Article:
By far the oddest-looking camera I own, the Electric Eye is an auto-exposure viewfinder camera made by Bell & Howell in the late 1950s. I picked one up online and ended up with another one, that came with a very cool, retro looking carrying case, from my grandfather. It took a little while to try these two out but after running some film I found that this camera is a lot of fun to shoot with.
When you hear the name Mongkok, what is the first thing that comes to your mind? This Summer, Lomography Hong Kong teamed up with Grand Plaza for an "Explore Mongkok" analogue photography competition. Share with us your impressions of Mongkok with a touch of creativity!
We're grateful for the overwhelming support from all our KickStarter backers. For those who were late to the party, we're happy to let you know that the Daguerreotype Achromat 2.9/64 Art Lens is now available for pre-order in the shop! Estimated delivery date slated for January 2017!
When a photographer encounters a pair, an instinct rushes in, "Is this a special, intimate moment I just stumbled on?" Or else, those accidents of two objects, two birds, two swaying plants camping together especially for your photo. This might not be the case, but it's still a pleasant thing for patterns and quirks to find their way into an everyday shot.
Lomography has teamed up with the Victoria and Albert Museum, London to give you the chance to win tickets to see “Paul Strand: Photography and Film for the 20th Century,” the first retrospective of this highly influential photographer in over 30 years. You can also win a Henry Carroll Book and a Lomo’instant Wide.
North or South, East or West - in every corner of Germany you can find analog photography lovers. Lomography brings them together and shows their pictures to a worldwide community. With this rumble we want to get to know you a little better. Show Lomography and fotoforum where you come from, capture your hometown on film and win a one-year subscription of fotoforum magazine as well as a Lomo LC-A 120 camera. Please note: This competition is only for users from Germany, Austria or Switzerland.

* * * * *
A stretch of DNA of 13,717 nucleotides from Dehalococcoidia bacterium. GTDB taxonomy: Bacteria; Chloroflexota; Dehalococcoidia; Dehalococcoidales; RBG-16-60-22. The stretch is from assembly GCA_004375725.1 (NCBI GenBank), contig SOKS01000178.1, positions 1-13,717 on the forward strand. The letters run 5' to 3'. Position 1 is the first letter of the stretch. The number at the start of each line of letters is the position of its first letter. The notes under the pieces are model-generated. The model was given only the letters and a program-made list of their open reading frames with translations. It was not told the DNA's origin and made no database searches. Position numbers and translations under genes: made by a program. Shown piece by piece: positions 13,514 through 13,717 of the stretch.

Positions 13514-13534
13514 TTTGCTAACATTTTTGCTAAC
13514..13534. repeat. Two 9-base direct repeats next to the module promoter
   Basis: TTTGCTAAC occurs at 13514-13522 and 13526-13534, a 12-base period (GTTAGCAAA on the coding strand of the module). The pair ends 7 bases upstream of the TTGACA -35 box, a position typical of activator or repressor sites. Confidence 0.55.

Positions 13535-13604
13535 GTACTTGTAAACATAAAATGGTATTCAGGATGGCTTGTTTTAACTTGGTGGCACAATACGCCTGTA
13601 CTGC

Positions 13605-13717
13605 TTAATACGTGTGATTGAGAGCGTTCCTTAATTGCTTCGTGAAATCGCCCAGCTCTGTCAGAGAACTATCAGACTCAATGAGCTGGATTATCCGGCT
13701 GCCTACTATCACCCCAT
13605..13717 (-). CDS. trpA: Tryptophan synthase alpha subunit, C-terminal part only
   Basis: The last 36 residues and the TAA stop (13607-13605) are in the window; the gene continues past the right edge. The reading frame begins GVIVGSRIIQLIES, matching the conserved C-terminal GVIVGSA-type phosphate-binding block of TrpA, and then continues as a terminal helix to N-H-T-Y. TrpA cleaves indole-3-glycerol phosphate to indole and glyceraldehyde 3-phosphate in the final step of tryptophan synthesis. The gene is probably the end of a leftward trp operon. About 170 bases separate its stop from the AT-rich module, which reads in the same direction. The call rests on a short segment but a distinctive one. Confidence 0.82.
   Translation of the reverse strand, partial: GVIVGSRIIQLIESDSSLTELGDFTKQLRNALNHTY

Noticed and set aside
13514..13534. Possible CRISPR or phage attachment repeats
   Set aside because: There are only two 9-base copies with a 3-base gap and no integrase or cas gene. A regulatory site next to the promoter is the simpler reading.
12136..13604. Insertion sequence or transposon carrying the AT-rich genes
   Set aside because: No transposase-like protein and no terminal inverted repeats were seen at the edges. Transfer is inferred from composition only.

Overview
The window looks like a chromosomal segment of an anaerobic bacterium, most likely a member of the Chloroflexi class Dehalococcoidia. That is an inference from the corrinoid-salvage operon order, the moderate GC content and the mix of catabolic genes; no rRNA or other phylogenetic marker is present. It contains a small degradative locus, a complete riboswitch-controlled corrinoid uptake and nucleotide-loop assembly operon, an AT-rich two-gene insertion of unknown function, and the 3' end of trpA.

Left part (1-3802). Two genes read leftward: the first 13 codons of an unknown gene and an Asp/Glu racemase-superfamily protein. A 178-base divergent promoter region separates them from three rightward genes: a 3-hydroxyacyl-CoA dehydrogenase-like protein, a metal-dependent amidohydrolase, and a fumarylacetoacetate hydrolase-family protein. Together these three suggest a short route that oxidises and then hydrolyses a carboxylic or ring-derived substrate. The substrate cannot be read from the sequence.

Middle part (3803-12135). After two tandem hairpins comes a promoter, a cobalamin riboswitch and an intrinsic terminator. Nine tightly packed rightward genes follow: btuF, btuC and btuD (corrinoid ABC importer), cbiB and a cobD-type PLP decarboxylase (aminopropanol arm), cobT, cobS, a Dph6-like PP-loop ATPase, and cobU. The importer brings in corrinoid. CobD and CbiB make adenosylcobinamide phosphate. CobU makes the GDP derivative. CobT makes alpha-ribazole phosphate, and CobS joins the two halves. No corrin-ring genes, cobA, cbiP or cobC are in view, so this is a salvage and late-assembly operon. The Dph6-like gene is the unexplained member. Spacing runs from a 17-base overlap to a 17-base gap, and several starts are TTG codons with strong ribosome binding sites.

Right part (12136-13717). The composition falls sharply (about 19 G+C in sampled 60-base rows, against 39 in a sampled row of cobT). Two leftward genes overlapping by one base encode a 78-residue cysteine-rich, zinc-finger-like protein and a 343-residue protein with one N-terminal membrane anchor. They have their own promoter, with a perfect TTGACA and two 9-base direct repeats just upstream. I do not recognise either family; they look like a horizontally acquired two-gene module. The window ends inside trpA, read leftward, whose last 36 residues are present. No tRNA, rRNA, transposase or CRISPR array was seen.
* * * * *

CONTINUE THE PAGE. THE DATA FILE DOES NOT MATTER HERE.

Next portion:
I have always loved the idea of seeing my photos on stone and other natural materials. So, a few months ago, I began googling how it could be done. This is how I discovered (and fell in love with) liquid emulsion. Liquid emulsion is photographic emulsion which you can melt down and paint on any surface. You can then expose an image and develop it using traditional darkroom chemicals. In this article, I would like to explain the process a little, so that if you are also interested in giving this fun process a go, you can!
An Argentinean writer and photographer living in the Pacific Northwest, Lorraine Healy is a long-time fan of plastic cameras and is the author of "Tricks With A Plastic Wonder," a manual for achieving better results with a Holga camera, available as an eBook from Amazon.com. In this article, Healy shares her love for vintage American diners and her many years photographing them.